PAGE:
“Mountain”: Challenging the Definition of Games

The definition of games, despite scholars’ best efforts, changes almost constantly. Even the definitions from leading game studies scholars are critiqued and challenged. Rather than forming a separate definition, Jesper Juul attempts to pinpoint the qualities of games that most everyone can agree on:

A game is a rule-based system with a variable and quantifiable outcome, where different outcomes are assigned different values, the player exerts effort in order to influence the outcome, the player feels emotionally attached to the outcome, and the consequences of the activity are negotiable.

Juul’s definition, while still open to interpretation, provides good criteria to decide what does and doesn’t qualify as a game.

So let’s take a look at David O’Reilly’s “Mountain” to test Juul’s criteria.


A little background first: “Mountain” has been highly debated on its status as a game. Game critics say yes, but the average Steam player says no. At first glance, it does seem like the Steam players have it right. The system offers no rules or interaction. The system just displays a mountain, changing without player input, and the player can only sit back and watch. But where the Steam player sees passivity, critics see something more.

Let’s apply Juul’s definition to see if we can see it for ourselves.



“A game is a rule-based system…”: At face-value, “Mountain” has no rules. The mouse allows you to draw in some boxes at the beginning, and to move the camera. But that’s it, right? Mechanically, the mouse’s interaction with the box prompts and the camera are set-up rules. There is also an implicit rule in play: the longer the system is left open, the more the mountain changes. In order to fulfill that rule, you may end up establishing rules for yourself.

“…with a variable and quantifiable outcome…”: The variation in the outcomes is possible, as evidenced by the various playthroughs we see uploaded on YouTube. While the player cannot affect those outcomes, the system charts the outcome itself. In addition to the outcomes provided by the system, various outcomes are in the form of players’ reactions to the game itself.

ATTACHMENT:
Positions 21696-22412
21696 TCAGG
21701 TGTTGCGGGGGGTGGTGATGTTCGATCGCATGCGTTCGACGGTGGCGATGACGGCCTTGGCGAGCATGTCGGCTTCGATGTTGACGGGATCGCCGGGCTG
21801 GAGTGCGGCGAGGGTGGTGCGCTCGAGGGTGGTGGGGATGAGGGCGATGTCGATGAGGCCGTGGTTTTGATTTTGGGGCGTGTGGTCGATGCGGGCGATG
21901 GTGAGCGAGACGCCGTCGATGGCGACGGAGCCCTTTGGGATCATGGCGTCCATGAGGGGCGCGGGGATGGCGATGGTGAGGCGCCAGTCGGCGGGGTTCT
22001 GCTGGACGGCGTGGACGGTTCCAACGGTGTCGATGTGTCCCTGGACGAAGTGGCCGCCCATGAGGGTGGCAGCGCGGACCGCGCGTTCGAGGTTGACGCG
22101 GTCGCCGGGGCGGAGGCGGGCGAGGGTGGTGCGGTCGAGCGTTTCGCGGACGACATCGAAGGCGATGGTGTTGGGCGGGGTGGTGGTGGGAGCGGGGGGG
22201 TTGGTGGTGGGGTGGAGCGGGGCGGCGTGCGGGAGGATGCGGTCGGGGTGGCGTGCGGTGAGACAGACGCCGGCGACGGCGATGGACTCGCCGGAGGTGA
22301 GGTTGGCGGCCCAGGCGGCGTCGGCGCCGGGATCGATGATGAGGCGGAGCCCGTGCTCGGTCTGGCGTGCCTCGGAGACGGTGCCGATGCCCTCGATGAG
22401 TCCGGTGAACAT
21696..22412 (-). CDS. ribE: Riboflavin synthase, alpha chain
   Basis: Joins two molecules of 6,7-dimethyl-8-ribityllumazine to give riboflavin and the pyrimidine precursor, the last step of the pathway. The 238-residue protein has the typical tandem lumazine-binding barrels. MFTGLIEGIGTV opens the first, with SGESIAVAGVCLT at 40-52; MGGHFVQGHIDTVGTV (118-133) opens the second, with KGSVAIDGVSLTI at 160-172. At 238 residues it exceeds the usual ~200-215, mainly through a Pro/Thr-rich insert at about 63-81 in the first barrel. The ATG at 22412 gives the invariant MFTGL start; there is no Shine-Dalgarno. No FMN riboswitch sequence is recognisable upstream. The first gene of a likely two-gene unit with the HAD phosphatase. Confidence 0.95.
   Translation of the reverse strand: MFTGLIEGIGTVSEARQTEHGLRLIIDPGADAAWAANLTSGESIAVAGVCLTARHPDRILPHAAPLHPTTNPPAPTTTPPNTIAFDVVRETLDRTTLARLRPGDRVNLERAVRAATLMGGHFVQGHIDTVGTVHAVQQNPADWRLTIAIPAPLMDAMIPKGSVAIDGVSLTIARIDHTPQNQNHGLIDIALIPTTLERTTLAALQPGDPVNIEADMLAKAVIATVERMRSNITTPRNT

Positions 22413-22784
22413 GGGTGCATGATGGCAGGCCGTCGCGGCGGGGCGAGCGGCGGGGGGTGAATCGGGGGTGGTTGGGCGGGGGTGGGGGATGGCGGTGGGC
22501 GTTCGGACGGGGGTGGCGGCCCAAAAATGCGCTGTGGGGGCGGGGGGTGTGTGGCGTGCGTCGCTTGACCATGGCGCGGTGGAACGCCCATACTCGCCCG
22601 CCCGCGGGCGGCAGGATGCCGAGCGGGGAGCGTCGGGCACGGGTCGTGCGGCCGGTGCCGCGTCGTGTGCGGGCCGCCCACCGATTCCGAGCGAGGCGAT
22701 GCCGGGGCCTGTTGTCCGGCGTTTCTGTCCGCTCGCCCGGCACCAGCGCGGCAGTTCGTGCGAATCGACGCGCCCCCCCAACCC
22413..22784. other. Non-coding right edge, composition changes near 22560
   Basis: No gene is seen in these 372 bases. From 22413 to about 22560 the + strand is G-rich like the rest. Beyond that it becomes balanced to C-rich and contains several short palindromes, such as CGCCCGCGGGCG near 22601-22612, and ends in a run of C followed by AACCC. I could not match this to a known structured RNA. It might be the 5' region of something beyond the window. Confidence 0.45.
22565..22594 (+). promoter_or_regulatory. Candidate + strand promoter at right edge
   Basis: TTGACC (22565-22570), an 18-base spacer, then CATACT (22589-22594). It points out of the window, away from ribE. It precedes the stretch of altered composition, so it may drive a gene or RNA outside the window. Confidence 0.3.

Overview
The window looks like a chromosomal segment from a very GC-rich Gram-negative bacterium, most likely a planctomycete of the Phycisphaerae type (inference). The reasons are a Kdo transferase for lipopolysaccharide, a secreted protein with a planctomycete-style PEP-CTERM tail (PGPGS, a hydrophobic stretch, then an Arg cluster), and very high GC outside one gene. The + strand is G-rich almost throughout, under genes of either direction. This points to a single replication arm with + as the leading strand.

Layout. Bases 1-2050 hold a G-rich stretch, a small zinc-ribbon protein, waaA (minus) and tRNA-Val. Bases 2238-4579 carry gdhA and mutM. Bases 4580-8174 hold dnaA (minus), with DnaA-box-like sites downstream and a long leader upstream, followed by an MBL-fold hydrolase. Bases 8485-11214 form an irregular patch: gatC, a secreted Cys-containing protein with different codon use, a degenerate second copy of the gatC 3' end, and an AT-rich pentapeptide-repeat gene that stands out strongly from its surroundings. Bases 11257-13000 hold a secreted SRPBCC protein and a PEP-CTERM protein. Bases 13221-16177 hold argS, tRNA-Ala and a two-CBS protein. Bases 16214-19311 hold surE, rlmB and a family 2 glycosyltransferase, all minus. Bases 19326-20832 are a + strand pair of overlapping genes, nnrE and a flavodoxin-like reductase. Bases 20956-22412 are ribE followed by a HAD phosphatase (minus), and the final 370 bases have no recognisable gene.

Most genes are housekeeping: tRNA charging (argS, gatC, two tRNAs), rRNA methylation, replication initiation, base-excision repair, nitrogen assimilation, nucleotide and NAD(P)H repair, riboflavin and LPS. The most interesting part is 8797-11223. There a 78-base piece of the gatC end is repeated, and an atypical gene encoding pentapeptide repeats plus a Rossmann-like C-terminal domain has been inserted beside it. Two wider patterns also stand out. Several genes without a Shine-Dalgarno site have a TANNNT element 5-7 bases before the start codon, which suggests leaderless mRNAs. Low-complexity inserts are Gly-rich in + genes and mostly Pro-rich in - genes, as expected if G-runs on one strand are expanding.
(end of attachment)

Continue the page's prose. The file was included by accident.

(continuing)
“…different outcomes are assigned different values…”: Following the assumption previously mentioned, the value of the outcome you receive will be different from how you value someone else’s outcome, or in this case, someone else’s opinion. The game itself produces value by the changes it makes, and by the endings that inevitably come.

“…the player exerts effort in order to influence the outcome…”: Just because you are not interacting directly with the game doesn’t mean you are not exerting effort. If you made a rule to see how long you can last in one sitting, you have to exert patience and figure out what details to give your attention so you stick around longer. If you want to read every thought the mountain has, you have to have discipline to not be distracted by something else in your real-life environment.

“…the player feels emotionally attached to the outcome…”: The common player may not have any emotional attachment to “Mountain”. They expect the game to provide the rules and goals, and upon finding none, are halted from moving further in the act of playing. The player who makes their own rules, however, puts more activity into the game, receiving more results. Since the activity happens with self-control, or curiosity, or some other internal quality, attachment inevitably comes. As the mountain changes, players may feel that they are changing right along with it. Every thought the mountain has is relatable. Every little moment is magnified, and the player can’t help but feel it.

“…the consequences of the activity are negotiable.”: This one is the hardest to see. You don’t negotiate to be changed. You don’t negotiate to sit there and watch the game change without your input. Are you even negotiating with the game? Juul makes a point of stating this negotiation is the connection the game’s outcome will have to real life. The real life outcomes from “Mountain” all lie within our reactions, our discussions and debates.

Ultimately, that’s the whole point of “Mountain”. It’s a game that, by turning the player into a game, challenges what we think of games, what we think of play, and the implications that has on our real life. So as we continue to argue if this is a game, art, both or neither, it’s important that we decide what we’re willing to allow a game to turn into… and what we’re willing to give up to keep our definition of games.

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